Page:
Media: 
  8. Council Communism & The Critique of Bolshevism

    The dictatorship of a party doesn't fit with social relations based on the abolition of wage-labour and the end of exploitation of the workers.

    "Suppose the central leadership is able to distribute all of what has been produced in a righteous way. Even then the fact remains, that the producers don't have at their disposal the machinery of production. This machinery is not theirs, it is one used to dispose of them. The inevitable consequence is that those groups that oppose the existent leadership will be oppressed with force. The central economic power is in the hands of those who, at the same time, exercise the political power. read more »

  9. The Lucas Plan: What can it tell us about democratising technology today?

    Thirty-eight years ago, a movement for ‘socially useful production’ pioneered practical approaches for more democratic technology development.

    It was in January 1976 that workers at Lucas Aerospace published an Alternative Plan for the future of their corporation. It was a novel response to management announcements that thousands of manufacturing jobs were to be cut in the face of industrial restructuring, international competition, and technological change. Instead of redundancy, workers argued their right to socially useful production. read more »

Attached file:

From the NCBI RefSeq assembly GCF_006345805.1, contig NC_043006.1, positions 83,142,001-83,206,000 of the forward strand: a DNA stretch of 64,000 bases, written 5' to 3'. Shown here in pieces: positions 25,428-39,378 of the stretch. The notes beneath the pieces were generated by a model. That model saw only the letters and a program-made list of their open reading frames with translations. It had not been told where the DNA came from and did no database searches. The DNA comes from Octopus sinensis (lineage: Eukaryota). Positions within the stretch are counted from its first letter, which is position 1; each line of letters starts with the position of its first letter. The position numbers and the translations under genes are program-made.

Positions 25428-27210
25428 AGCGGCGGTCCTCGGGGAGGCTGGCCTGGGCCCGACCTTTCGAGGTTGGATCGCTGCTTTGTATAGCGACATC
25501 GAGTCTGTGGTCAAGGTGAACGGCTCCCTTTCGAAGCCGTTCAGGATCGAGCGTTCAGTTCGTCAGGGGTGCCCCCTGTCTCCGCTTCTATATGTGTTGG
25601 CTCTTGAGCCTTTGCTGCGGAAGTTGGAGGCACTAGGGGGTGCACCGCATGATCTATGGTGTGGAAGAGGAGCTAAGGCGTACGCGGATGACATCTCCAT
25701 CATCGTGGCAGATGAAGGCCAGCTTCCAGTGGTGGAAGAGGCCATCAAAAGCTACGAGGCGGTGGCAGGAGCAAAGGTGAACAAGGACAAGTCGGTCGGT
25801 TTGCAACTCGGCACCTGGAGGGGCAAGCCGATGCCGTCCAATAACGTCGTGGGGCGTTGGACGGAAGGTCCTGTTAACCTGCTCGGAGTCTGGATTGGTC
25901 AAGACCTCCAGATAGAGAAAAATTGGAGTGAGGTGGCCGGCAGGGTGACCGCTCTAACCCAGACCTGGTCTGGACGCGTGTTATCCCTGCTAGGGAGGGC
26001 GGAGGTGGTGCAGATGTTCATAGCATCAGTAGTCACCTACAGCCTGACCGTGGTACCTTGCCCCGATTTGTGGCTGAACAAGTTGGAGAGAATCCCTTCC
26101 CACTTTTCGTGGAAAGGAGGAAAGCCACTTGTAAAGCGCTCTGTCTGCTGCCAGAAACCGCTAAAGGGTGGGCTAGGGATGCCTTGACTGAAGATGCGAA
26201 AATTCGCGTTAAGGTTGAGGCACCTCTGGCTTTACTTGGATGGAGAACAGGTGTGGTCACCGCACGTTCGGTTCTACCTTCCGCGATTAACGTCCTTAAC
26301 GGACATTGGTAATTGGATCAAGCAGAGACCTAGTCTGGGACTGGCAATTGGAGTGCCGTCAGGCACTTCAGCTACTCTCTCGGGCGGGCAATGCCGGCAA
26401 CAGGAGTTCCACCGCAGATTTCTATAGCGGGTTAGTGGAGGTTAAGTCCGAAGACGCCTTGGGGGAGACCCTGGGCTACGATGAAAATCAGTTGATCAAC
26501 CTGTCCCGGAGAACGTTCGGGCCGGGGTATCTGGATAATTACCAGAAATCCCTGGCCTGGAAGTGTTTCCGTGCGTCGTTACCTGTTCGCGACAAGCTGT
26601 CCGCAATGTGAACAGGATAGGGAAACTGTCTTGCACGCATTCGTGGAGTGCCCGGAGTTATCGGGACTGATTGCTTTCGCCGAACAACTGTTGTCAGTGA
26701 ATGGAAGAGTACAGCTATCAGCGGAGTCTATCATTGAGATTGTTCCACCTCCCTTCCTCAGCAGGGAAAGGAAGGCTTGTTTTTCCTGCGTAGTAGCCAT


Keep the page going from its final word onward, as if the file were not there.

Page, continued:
10. Who is opposed to self-management and why?

    This controversy illustrates the difference between the defeated world of ideology and the vibrant and outward-looking world of action that strives to disengage from the dominant relations.

    The venture of the self-managed VIOME in Greece has come face to face not only with the enemies of self-management “by nature and by stance”, i.e. the ruling class and the state, but also with the communist and anti-capitalist forces of the left, including the anarchist movement. Despite their differences, these forces seem to agree to the fact that within capitalism, self-management can be nothing more than a kind of workers’ “self-exploitation”, a form of a “collective capitalism”. From this perspective, not only has self-management nothing to offer in the direction of social emancipation,  but –even worse– it “absolves” capitalism of its obligation to create jobs and guarantee the welfare of all workers. read more »